by Christopher Harbin

Never Disappointed
Christopher B. Harbin
1st Peter 2:1-10

Eeyore is never disappointed. Of course, he lives an always defeated existence, the perennially pessimistic character in Christopher Robin's 100-acre wood. He knows nothing will ever come out right, which protects him from disappointment. Life can only turn out better than he expects. That kind of protection from disappointment does nobody any good. Eeyore never enjoys the good fortune that does smile upon him, as he lives in a constantly depressed. Is there any way to live free of disappointment without casting our emotional lives into despair, despondency, and pessimism? How can we possibly live out our lives with joy that surpasses the issues of disappointment that would assail us?

Peter's words challenge us to a new way of living. He wrote a sorely disappointed people. As Jewish believers exiled after the fall of Jerusalem in 70 AD, they faced severe issues that sent many into an emotional down spiral. Gone were their emotional and social crutches. Gone was their semblance of stability. Gone were the known patterns of living that gave their lives structure, gave them confidence, allowed them to know the rules for business, interaction, and even locating employment.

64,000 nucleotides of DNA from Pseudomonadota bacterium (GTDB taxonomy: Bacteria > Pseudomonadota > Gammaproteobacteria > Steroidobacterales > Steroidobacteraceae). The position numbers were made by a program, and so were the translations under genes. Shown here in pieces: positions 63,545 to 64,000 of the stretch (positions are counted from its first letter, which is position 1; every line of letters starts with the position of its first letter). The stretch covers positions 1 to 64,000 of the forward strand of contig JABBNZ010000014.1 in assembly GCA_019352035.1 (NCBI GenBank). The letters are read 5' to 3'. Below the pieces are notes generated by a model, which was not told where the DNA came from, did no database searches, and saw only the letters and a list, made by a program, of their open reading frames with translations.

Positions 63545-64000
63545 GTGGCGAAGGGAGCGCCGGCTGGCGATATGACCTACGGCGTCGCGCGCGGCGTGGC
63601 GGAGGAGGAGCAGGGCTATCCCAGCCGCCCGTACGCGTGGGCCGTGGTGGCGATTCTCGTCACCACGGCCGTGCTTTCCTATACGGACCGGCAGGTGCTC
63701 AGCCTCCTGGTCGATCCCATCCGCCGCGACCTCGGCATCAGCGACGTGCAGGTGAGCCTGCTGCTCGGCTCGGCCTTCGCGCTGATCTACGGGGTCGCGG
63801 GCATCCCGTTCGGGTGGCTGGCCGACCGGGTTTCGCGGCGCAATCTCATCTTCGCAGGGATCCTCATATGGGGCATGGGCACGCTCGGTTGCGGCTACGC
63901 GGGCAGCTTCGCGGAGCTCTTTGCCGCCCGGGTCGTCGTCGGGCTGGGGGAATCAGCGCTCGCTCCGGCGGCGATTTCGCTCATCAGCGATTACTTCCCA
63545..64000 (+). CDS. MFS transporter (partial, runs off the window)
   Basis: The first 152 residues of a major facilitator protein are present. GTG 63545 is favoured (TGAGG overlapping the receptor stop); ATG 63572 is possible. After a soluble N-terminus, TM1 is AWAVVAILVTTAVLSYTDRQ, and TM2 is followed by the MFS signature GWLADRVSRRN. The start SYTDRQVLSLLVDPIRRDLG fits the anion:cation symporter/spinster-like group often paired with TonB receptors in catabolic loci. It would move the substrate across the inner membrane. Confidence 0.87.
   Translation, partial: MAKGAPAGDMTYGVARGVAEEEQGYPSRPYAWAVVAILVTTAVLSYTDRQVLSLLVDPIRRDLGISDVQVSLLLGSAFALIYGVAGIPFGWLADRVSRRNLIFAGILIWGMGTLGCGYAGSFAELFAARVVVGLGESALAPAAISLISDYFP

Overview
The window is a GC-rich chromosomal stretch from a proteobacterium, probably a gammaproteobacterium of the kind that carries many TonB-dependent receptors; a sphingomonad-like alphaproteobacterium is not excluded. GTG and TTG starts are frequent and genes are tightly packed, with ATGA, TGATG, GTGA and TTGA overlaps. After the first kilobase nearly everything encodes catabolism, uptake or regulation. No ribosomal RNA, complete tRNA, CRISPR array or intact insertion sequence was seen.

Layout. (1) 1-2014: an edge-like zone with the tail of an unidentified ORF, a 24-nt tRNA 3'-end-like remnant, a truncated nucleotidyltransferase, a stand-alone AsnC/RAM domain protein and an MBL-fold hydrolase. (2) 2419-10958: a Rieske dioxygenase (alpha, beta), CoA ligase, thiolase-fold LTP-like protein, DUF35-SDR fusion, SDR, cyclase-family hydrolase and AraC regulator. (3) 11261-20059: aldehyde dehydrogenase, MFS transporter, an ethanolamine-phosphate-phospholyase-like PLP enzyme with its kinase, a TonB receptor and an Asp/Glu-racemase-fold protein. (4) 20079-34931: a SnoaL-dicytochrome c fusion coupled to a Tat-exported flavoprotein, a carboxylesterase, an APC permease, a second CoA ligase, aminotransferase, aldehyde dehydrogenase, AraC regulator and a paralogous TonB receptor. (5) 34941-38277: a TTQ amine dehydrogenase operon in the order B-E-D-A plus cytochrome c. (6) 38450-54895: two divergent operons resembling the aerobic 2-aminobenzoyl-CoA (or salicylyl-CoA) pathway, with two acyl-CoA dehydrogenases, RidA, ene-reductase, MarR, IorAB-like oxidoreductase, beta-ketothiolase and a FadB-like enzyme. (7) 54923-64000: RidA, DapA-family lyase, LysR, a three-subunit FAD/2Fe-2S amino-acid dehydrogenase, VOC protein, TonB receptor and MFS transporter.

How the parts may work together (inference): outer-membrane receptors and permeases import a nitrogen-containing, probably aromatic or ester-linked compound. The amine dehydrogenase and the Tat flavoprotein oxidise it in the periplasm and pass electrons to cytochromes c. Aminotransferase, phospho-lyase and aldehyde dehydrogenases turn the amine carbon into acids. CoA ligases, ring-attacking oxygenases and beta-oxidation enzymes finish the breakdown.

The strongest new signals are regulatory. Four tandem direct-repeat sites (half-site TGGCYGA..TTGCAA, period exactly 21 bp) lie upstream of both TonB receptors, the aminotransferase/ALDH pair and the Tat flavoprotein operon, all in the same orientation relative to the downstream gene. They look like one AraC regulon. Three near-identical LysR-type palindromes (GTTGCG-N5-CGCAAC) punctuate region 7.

They were sorely disappointed in the way life had turned out for them. Their very existence was under attack. They had lost more than simply homes and a way of life. Most of them had lost their sense of hope and purpose, their sense of security and well-being. The stress and anxiety of living in exile had taken hold of them with a ferocity they had not anticipated. There was a great tendency toward despondency, something akin to post traumatic stress disorder. They were in shock, due to the loss of their homeland, their security, their language, their sense of belonging, and their sense of place and identity. There was every reason to throw in the towel on life, faith, and a reason to live. Every reason humanly-speaking, that is. Pe ...

There are 7934 characters in the full content. This excerpt only shows a 2000 character sample of the full content.

Price:  $4.99 or 1 credit